The research leading to these results received funding from the European Community’s Seventh Framework Programme, and from the International Union for Conservation of Nature (IUCN).
GEBCO's aim is to provide the most authoritative publicly-available bathymetry of the world's oceans. It operates under the joint auspices of the International Hydrographic Organization(IHO) and the Intergovernmental Oceanographic Commission (IOC) (of UNESCO).
GEBCO produces and makes available a range of bathymetric data sets and products. This includes a global bathymetric grid; gazetteer of undersea feature names, a Web Map Service and printable maps of ocean bathymetry.
Minerals are non-renewable resources (at least within human timeframes) but mining them is now apparently a sustainable enterprise, not a one-way street of exploitation. ISA provides an international and transparent forum to regulate and manage all mineral resources related activities and ensure protection of the marine environment in the “Area”, the deep seabed and subsoil beyond national jurisdiction, for the benefit of all humanity.
The World Database on Protected Areas (WDPA) is the most comprehensive global database of marine and terrestrial protected areas, updated on a monthly basis, and is one of the key global biodiversity data sets being widely used by scientists, businesses, governments, International secretariats and others to inform planning, policy decisions and management. The WDPA is a joint project between UN Environment and the International Union for Conservation of Nature (IUCN).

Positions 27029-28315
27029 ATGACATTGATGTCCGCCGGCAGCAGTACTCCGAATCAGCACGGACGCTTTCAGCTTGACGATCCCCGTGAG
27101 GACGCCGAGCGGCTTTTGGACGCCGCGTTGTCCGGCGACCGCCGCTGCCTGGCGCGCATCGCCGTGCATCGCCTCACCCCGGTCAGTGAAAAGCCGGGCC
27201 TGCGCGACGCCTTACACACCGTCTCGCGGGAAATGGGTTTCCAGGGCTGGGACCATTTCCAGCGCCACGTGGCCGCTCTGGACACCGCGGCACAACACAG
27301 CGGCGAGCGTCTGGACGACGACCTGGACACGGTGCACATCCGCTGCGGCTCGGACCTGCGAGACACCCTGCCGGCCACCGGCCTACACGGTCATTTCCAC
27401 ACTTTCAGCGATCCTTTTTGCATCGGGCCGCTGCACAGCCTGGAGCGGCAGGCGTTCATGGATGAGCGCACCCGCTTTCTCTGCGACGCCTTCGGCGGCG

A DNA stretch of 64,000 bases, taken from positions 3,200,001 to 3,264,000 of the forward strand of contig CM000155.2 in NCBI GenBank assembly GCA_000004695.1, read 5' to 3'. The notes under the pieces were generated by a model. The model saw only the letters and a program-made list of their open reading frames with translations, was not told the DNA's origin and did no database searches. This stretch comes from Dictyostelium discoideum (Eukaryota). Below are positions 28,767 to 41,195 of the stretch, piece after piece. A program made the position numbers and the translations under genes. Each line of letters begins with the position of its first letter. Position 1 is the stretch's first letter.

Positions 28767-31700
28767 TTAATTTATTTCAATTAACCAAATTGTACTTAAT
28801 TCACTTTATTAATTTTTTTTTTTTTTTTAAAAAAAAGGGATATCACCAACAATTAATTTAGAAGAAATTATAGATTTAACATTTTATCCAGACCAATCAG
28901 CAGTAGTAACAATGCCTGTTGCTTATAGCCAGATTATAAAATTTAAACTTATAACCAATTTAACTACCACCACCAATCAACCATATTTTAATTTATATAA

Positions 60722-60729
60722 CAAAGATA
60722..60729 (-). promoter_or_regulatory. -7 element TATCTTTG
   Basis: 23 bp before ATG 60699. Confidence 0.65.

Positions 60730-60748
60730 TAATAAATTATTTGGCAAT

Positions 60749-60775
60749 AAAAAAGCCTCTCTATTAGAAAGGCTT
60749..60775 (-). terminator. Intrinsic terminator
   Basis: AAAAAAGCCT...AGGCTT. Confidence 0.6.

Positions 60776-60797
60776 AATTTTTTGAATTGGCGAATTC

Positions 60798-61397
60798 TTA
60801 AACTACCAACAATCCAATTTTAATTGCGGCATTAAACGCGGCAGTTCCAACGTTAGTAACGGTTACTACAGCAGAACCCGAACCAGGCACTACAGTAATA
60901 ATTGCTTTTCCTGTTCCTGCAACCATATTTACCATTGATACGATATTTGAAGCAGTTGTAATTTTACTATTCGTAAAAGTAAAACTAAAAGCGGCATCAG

This project has developed sub-regional bioregionalisations for the western-south Pacific Ocean, through expert workshops and novel statistical analysis of physical and biological data. This combines approaches CSIRO developed in Australia, used in the Bay of Bengal (in collaboration with BOBLME) with similar approaches that have been used throughout the Indian and Pacific Oceans to derive a single combined bioregionalisation.
This study by WorldFish assesses the local impacts of logging on food security, fisheries and well-being in Malaita.
Comprehensive assessment of the risks and impacts of seabed mining on marine ecosystems by Fauna and Flora International.
The geospatial industry is a growing industry all over the world and here in the Pacific, there exists a hub (magazine) for women to collaborate, support, STEM and promote the profession to girls in school.
FUGRO has sponsored the printing of this magazine to enable the distribution of “Pacific Women in Geospatial” to the girls and women in remote areas that have limited access to the internet.
This guide helps communities understand the pressures people may place on beaches and suggests how natural processes or ecosystem based approaches can be used can encourage sand to come back and stay put.
The guide seeks to rekindle debate and discussion about the value of freedom of information laws, as well as to provide a practical roadmap for their introduction, where necessary.
The guide is in three parts.
Part 1 traces developments in the field across the Pacific
Part 2 examines the principles necessary to underpin sound freedom of information laws.
Part 3 identifies 13 key elements needed for proper and effective freedom of information legislation.